North St. Stamford, pe9 1eh Tel 01780 489200



Beach Body Boot Camp Fitness Offer I

F you have a sunshine holiday booked this year, wouldn’t it be nice to feel body confident and look sizzling hot when you hit the beach this summer?! If you are one of those people who lacks the energy or motivation to improve your physique, there couldn’t be a better time to get started. Stamford Boot Camp are offering you the chance to sign up this month and GET A WHOLE MONTH FREE! If you shudder at the thought of Boot Camp or think you need to be fit to begin – fear not. Rob Dulieu (proprietor) says: “I currently train people from 15-63 years of age, 4’6”- 6’3” tall, 7-17 stones in weight, and even those with two left feet or seemingly three! Any of my Campers will tell you that what sets my classes apart from so many others is the support and respect we give one another, the buzz and the atmosphere in class, the unrivalled variety and the amazing results they achieve whilst having fun. I take on new people all the time and they love the warm welcome they receive. What’s more, each programme is adapted to work at all levels so everyone feels at home.” So, if want to look great and feel fabulous on your summer holidays, grab this offer now! Places are limited so hurry to avoid disappointment. For further details of Rob’s Beach Body Boot Camp Fitness Offer, call now on 07846 457959. • Email: Website:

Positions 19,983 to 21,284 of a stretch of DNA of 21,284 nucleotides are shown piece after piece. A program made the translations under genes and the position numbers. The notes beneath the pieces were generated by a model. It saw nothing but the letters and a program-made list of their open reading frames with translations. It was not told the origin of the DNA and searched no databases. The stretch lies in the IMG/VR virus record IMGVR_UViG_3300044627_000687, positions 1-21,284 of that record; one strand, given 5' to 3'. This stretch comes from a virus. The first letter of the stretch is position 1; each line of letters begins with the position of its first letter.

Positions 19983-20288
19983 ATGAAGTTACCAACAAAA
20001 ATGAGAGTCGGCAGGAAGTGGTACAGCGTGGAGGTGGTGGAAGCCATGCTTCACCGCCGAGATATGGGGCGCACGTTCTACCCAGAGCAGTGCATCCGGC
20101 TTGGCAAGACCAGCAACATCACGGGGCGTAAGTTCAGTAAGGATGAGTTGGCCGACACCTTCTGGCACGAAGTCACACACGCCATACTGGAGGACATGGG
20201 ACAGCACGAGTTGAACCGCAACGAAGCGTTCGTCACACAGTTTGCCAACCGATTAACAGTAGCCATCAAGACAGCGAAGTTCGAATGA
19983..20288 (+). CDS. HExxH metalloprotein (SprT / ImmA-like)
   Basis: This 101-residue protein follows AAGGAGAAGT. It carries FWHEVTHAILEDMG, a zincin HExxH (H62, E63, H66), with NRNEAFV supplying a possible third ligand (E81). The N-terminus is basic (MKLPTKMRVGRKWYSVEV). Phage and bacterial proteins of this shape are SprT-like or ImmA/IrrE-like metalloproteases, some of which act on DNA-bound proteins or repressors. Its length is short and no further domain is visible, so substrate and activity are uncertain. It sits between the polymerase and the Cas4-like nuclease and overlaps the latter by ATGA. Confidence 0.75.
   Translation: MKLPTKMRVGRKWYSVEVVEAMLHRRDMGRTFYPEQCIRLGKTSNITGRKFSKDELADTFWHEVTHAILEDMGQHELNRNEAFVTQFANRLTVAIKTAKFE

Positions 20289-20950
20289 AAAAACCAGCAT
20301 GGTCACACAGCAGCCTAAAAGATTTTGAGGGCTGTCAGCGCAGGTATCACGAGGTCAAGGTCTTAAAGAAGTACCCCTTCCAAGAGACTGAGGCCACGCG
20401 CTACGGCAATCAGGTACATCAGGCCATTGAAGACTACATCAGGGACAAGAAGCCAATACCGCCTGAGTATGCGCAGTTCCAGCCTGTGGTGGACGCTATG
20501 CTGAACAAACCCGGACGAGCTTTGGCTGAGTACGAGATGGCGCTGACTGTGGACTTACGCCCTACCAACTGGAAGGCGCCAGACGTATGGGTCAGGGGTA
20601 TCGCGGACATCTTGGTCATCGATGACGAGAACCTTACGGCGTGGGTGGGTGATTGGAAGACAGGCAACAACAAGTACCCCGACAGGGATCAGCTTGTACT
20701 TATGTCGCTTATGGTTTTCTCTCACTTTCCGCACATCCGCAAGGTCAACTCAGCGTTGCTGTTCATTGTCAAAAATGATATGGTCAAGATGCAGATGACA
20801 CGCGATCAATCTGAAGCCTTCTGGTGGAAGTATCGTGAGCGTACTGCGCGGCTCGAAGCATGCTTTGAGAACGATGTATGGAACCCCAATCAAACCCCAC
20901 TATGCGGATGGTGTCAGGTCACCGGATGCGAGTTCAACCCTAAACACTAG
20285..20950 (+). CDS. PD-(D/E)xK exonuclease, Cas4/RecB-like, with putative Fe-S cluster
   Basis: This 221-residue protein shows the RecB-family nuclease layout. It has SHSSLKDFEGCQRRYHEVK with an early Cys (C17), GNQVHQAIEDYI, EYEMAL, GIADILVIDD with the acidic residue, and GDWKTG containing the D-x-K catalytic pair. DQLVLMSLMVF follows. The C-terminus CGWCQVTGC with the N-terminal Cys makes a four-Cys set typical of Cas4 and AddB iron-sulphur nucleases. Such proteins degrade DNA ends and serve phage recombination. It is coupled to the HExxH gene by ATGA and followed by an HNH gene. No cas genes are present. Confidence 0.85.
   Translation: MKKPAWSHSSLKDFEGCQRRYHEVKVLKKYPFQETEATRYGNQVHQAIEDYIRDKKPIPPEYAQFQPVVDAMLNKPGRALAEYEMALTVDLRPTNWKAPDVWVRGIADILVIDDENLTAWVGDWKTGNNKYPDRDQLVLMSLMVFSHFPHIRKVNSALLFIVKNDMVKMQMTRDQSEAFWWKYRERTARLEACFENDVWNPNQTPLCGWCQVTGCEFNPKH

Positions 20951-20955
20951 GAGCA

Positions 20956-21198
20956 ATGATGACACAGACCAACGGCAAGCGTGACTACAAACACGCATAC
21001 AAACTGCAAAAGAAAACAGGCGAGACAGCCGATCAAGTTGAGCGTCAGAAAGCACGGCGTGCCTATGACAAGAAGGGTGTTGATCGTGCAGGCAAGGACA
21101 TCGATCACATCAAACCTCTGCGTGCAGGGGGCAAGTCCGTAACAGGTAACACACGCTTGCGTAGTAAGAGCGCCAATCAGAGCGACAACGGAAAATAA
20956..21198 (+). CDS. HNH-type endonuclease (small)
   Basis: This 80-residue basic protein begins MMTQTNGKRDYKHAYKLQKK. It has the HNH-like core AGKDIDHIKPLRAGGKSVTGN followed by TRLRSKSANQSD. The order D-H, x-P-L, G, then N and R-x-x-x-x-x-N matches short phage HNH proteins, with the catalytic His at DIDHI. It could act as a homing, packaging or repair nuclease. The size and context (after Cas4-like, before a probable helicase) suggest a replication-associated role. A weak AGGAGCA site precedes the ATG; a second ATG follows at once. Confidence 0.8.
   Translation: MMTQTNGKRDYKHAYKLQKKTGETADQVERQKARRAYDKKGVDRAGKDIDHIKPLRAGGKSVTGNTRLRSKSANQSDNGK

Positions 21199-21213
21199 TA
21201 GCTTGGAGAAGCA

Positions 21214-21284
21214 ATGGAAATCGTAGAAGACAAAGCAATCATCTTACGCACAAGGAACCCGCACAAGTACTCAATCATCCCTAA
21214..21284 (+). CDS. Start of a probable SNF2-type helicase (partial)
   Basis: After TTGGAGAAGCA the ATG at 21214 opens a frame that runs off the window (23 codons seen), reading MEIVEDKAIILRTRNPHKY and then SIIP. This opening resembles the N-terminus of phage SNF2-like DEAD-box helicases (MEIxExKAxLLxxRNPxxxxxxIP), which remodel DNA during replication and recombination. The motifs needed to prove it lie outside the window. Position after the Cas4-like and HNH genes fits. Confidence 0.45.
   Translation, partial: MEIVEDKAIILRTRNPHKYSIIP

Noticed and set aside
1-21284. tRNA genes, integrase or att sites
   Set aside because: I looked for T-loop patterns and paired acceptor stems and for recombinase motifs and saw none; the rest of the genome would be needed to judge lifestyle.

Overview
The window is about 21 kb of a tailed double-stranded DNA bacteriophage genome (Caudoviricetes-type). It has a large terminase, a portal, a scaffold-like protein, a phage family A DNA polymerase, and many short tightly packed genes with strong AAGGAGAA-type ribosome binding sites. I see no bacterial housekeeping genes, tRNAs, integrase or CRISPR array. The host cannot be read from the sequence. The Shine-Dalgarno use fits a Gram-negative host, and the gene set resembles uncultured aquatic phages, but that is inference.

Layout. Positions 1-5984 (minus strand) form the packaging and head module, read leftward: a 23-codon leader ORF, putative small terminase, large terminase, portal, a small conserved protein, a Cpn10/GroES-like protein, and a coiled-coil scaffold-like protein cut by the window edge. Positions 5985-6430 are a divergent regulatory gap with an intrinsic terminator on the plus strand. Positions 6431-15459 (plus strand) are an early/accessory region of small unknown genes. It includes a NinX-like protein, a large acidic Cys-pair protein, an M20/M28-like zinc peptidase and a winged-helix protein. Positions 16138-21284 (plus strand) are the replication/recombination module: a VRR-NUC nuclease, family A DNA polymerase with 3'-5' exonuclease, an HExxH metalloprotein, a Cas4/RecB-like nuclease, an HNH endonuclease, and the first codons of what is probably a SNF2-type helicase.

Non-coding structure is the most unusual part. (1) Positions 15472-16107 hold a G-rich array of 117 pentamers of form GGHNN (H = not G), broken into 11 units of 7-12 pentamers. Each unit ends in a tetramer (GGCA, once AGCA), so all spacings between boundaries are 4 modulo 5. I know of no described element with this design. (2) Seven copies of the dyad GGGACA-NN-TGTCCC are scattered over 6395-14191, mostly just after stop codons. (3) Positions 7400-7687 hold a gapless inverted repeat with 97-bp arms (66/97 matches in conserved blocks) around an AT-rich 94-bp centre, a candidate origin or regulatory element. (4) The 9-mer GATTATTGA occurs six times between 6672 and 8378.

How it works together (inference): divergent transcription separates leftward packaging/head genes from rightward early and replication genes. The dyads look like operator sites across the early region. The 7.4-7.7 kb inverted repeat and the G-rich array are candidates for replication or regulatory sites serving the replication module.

Ultherapy - See the beauty of Sound at The Cosmetic Clinic T

HIS amazing treatment lifts and sculpts the skin non-invasively gradually from the inside out - without surgery or downtime. The treatment zones for Ultherapy are the upper face, lower face, neck and décolletage. The micro-focused ultrasound energy is delivered to three skin depths including the layer targeted by surgeons during a surgical facelift. This triggers a natural regenerative response which stimulates the growth of new collagen and elastin. Book a consultation with the clinic’s doctor to see what it can do for you. • Cosmetic Clinic, 226 Dogsthorpe Rd, Peterborough PE1 3PB 01733 310090



Book a relaxing beauty treatment at Alwalton Hall A